For a lively place to stay, right in the heart of the Old Quarter, check out Hanoi Backpackers Hostel Downtown on our Best Hostels List! The popular hostel chain also has a hostel 'The Original' near the picturesque St Joseph's Cathedral near Hoan Kiem Lake. Or search for other hotels and guesthouses in Hanoi here...
How to get to Hanoi?
Bus: From Vientiane or Luang Prabang in Laos, the bus trip is a notorious 24-hour journey and is a very popular backpacker route. Stories of rice bags piled up the aisle, tiresome border crossings and hotel scams have all been reported. Take lots of snacks and prepare yourself for an epic ride - do it for the experience! (Or take a one hour flight!)
Fly: Low-cost airlines fly into Hanoi's main airport. It's a one-hour taxi journey into the city.
Where to go next from Hanoi?
As a capital city, Hanoi is perfectly positioned as a base for adventures into the amazing surrounding areas. Not too far away from the busy, hectic city, you'll find rugged mountain scenery, lush rice paddies, golden sandy beaches and astonishing geological wonders; Northern Vietnam is a great area for backpackers to explore and one that's hard to beat on diversity. You could be trekking amongst hill tribe villages one week, wake-boarding by the beach the next. Hiking, kayaking, water-sports, rock-climbing, even scaling the heights of Vietnam's highest peak, Fansipan.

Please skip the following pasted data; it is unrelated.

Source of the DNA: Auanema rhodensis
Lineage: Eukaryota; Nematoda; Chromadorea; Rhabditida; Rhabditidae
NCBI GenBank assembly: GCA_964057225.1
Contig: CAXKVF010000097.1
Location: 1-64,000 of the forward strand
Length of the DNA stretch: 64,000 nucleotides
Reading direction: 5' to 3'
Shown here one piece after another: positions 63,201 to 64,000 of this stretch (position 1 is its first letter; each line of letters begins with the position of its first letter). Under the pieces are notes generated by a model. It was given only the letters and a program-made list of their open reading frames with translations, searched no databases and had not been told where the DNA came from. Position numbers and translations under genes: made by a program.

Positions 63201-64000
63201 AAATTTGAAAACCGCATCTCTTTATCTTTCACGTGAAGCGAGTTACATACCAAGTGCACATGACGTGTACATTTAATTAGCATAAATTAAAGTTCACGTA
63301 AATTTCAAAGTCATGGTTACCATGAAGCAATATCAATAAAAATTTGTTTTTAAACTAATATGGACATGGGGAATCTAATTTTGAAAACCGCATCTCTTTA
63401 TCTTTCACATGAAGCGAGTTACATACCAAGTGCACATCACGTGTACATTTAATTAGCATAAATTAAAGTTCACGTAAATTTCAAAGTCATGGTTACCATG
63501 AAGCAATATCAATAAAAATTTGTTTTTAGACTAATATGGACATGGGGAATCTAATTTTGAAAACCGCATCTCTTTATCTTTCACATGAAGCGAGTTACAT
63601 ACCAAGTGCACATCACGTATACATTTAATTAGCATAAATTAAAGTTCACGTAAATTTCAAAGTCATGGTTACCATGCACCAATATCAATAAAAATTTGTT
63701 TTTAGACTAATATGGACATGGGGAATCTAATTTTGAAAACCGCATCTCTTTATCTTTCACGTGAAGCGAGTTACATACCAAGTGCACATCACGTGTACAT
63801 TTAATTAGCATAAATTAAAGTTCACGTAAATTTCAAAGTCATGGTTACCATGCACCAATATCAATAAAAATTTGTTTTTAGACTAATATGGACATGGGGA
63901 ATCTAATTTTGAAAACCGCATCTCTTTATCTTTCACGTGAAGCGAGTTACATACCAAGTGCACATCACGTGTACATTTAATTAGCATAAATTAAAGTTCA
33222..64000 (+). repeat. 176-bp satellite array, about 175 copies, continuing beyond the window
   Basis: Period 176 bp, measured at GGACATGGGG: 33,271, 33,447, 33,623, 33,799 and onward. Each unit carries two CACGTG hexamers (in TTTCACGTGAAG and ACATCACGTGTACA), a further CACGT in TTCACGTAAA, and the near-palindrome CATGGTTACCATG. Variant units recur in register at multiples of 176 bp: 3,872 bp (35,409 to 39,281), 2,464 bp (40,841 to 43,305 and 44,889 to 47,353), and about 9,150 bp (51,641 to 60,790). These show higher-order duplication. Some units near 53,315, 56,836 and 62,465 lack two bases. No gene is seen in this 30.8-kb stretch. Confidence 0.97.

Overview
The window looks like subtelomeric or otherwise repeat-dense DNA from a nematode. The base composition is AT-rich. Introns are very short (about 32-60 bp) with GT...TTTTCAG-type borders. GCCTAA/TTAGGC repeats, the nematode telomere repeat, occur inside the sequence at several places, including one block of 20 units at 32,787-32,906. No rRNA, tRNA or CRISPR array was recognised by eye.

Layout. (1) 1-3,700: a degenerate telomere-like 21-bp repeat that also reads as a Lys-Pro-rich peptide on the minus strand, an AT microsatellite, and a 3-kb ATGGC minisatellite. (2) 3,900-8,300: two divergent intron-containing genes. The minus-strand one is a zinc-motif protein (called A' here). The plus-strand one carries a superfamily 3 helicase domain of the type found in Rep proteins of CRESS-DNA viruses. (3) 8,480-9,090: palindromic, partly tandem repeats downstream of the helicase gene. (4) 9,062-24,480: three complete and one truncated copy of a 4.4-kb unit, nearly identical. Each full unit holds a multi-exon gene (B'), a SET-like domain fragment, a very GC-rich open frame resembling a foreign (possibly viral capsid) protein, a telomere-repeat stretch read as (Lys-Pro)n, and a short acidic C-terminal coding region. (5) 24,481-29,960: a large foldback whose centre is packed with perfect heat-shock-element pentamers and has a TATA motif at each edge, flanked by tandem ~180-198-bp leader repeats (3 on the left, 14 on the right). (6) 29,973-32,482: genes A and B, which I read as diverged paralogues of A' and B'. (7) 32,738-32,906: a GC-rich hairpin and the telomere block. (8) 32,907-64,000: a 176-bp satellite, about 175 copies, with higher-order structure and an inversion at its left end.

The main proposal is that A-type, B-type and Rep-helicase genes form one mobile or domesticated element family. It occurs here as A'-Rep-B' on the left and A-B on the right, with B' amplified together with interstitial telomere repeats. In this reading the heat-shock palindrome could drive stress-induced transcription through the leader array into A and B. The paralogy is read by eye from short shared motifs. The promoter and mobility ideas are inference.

Head North to Sapa to visit the hill tribe villages: Just an overnight train journey (350km North of Hanoi) towards the Chinese border, lies the misty, mountainous market town of Sapa. Best used as the starting point for treks and adventures into the surrounding hills and valleys. Hill tribes live here in the mountains as they have done for hundreds of years. You can also use Sapa as a base to climb Mount Fansipan. Read more about Sapa here.
Check out the Mai Chau Valley Homestay here - 3 days / 2 night trip from Hanoi.
Head South: Vietnam is an awesome country to backpack due to its shape - you can head down the coast by train or bus (or even via motorbike or bicycle!) exploring all the country has to offer and watching as the scenery changes with every stop. Next stop Hoi An?
The Buffalo Run! Vietnam Backpackers' very popular trip, the Buffalo Run is a great value for money way to explore the coast of Vietnam. Along the way, you'll experience incredible national parks, such as Cuc Phuong and Phong Na, the location of the world’s biggest cave, discover exquisite hidden beaches, learn about the history of the Ho Chi Minh Trail, swim in waterfalls, visit historic tunnels from the Vietnam-American War and much more.
Halong Bay: Just a two-hour bus ride from Hanoi lies the awe-inspiring natural wonder of Halong Bay. Known in Vietnamese as 'Bay of the Descending Dragons' this UNESCO world heritage site is made up of almost 3000 limestone islands that jut out of emerald waters creating a stunning, magical landscape...
You can book an awesome 3-day, 2-night trip with Vietnam Backpackers Hostels where you'll experience the natural wonders of the bay whilst kayaking, caving, wakeboarding and spending the night on a private paradise island! This trip is one of the unmissable adventures in South East Asia! Check out more information about the Castaways Island and Halong Bay Trip here.
Cat Ba Island: Jurassic island of jungle-covered karsts and rocky beaches, located in Cat Ba National Park, Halong Bay. Rock climbing and exploring on a motorbike are essential activities. It's a two-hour journey to Halong City, then catch a one-hour speedboat to the island. Accommodation is located around Cat Ba Pier - an old English style beach resort.